This year has seen a wealth of new school choice programs around the country. As it happens, both Douglas County School District—running from southern Denver to the northern edge of Colorado Springs—and the State of Indiana passed what they each called "choice scholarship programs." These programs help parents pay for educational expenses at private schools, both religious and nonreligious. This article examines some of their key similarities and differences. (NB: The author and many others at Rothgerber Johnson & Lyons (effective September 1, 2013, Lewis and Roca LLP) have helped Douglas County in writing and defending its Choice Scholarship Program, and will continue to do so on appeal.)?
Their similarities are far more pronounced than their differences. Both require scholarship students to take the State's standardized test: CSAP for Douglas County and ISTEP for Indiana. Both programs explicitly state that they want to honor the autonomy of the participating private schools. See Douglas County School Board Policy JCB § E.2 & 3; Ind. Code § 20-51-4-1(a). However, both also require an initial showing that the private schools provide a quality educational program. Both permit parents to choose what school is best for their child from a list of participating schools.
Their differences are more a matter of degree than of kind. For instance, both forbid private schools to discriminate against certain protected classes. Douglas County's policy is far broader, forbidding discrimination in enrollment "on any basis protected under applicable federal or state law" (see Policy JCB § E.3.f.); Indiana's is narrower and more specific, forbidding discrimination "on the basis of race, color, or national origin" (see IC § 20-51-4-3(a)). Both permit religious schools to continue to discriminate based on religion, although Douglas County's policy is explicit about this (see Policy JCB § E.3.f), while Indiana's is implicit, in that (1) it permits schools to continue to operate as they did in the past, which for some means discriminating on the basis of religion, and (2) it does not explicitly forbid such religious discrimination. See Ind. Code § 20-51-4-1(a)(1) (state may not change how private schools operate); Ind. Code § 20-51-4-3(b) (schools may continue to apply their written admissions policies, which presumably includes religious discrimination for some). See also Indiana's FAQs for Schools #20. Both permit schools to continue to employ their prior admissions criteria, so long as they are administered fairly. See Policy JCB § E.3.h; Ind. Code § 20-51-4-3(b). As to employment, Indiana's program leaves private schools alone, prohibiting the State to regulate "teacher and staff hiring requirements." See Ind. Code § 20-51-4-1(a)(1). Thus, religious schools may continue to apply the same hiring requirements they did previously. Douglas County, by contrast, affirmatively forbids participating schools from discriminating "in its employment … decisions on any basis protected under federal or state law," except that religious schools may make hiring decisions based upon religion. See Policy JCB § E.3.f. This is a change for Colorado religious schools, because under Colorado's Anti-Discrimination Act they were not subject to anti-discrimination rules at all prior to joining the program. However, since Colorado's Act lifts that exemption if a religious school is supported by tax dollars, as they would be under the program, this change was inevitable. See C.R.S. § 24-34-401(3) (exempting "religious organizations or associations" from being "employers" at all, thus exempt from the anti-discrimination rules, unless the religious organizations are "supported in whole or in part by money raised by taxation or public borrowing," which, of course, they would be under the program).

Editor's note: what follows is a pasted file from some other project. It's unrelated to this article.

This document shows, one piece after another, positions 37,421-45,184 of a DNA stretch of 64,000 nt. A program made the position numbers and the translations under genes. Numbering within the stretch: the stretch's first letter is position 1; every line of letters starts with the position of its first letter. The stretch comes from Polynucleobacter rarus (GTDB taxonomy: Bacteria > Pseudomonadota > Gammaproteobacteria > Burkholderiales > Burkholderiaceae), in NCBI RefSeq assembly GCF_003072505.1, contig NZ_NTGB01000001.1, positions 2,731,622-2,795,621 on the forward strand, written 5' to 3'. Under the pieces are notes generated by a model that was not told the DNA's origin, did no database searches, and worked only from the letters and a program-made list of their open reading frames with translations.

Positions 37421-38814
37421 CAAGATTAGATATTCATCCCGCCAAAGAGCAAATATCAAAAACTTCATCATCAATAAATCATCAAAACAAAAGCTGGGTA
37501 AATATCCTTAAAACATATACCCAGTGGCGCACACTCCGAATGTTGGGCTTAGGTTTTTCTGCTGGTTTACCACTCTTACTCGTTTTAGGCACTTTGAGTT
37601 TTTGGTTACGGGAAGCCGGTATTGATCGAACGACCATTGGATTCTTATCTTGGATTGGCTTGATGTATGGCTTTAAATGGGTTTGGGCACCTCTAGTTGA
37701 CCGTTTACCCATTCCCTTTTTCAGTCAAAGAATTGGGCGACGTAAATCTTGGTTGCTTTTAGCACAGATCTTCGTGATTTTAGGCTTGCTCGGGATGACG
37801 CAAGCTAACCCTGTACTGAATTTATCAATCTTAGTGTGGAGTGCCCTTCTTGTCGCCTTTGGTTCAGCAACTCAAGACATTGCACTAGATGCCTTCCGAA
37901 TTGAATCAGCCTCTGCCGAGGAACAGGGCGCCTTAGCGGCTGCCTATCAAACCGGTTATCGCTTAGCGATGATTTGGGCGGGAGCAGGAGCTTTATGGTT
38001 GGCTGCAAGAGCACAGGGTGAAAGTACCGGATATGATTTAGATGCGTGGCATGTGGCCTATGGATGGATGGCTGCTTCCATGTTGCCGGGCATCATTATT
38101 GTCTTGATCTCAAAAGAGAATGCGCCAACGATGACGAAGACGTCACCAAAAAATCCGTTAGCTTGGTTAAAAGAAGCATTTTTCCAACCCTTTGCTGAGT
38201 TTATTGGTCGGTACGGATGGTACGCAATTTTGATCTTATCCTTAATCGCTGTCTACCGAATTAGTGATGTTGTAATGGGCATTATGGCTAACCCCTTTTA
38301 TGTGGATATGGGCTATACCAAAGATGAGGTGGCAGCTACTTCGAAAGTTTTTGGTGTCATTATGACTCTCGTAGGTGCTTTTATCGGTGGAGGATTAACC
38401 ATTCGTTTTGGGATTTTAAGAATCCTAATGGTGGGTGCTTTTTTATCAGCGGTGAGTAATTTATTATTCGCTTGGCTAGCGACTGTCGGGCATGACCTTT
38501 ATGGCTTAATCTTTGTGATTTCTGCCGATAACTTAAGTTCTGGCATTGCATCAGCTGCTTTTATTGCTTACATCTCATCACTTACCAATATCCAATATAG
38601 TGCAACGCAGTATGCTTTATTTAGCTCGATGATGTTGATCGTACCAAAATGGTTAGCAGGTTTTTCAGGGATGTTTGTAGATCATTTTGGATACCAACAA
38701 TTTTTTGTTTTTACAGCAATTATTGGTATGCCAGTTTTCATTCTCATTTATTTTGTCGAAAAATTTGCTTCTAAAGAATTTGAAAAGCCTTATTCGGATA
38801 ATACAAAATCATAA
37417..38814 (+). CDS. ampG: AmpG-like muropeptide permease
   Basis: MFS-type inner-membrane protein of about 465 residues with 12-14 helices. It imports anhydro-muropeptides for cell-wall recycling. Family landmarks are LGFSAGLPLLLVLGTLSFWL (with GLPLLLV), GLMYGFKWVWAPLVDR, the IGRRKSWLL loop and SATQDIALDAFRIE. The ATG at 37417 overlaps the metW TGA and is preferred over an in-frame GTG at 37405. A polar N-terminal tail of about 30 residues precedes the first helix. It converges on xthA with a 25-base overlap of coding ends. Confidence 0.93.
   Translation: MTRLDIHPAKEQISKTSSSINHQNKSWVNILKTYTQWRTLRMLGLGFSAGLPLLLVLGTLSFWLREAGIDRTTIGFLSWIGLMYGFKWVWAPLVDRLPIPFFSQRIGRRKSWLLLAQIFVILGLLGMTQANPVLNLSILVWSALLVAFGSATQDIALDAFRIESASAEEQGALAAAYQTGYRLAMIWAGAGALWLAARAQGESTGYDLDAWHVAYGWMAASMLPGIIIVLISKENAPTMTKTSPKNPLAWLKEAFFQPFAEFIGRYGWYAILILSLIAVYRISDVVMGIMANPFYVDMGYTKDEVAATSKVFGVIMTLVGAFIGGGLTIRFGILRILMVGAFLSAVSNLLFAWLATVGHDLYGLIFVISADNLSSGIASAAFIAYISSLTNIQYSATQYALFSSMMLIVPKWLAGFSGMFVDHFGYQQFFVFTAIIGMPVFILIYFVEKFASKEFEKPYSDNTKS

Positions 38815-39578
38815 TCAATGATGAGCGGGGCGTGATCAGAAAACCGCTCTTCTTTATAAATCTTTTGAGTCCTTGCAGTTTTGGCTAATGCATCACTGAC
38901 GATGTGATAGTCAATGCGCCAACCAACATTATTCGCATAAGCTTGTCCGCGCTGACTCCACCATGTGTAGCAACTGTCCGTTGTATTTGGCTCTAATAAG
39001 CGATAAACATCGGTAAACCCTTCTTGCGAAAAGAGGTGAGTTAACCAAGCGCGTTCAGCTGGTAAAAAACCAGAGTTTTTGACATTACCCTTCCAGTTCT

The value of Douglas County's scholarships are the lesser of the cost of tuition or 75 percent of per-pupil revenue (of about $6,100), which put it at $4,575. Indiana scholarships are capped at the lesser of (1) actual cost of tuition and fees; (2) $4,500 for children in grades 1-8; or (3) for high-school students, (3.1) 50 percent of state tuition support for families at 150 percent of the national poverty line and (3.2) 90 percent of state tuition support for families at or below poverty. This means that some Indiana high-school students could receive close to $7,000, depending on where they live. Under both programs, parents must pay the difference not covered by the scholarship.
Douglas County set a maximum of 500 students for its program, which is less than one percent of its total school population. Indiana capped its at 7,500 for 2011-12, which is also less than one percent of its state-wide school population.
As far as the educational program, both largely permit schools to continue as before. Douglas County evaluates all schools that apply, to ensure that they provide a quality educational program "at least as strong as what District neighborhood and charter schools provide." See Policy JCB § E.3.a. Indiana also permits the schools to have autonomy as to their "curriculum content [and] classroom teaching." See Ind. Code § 20-51-4-1(a)(1). Indiana, however, places some very specific requirements on its schools, such as requiring instruction on voting, civics and character, and good citizenship. See Ind. Code § 20-51-4-1(f)(6-8). It also requires instruction on American and Indiana history, a study of the Holocaust, and "the role religious extremism played in the events of September 11, 2001." See Ind. Code § 20-51-4-1(f)(9)(C)(iii).
By far, the largest difference between the two programs is how they were treated by trial courts when challenged: Douglas County's was enjoined for allegedly violating the Colorado Constitution, while Indiana's was upheld and is being implemented. Both will work their way through the appellate courts.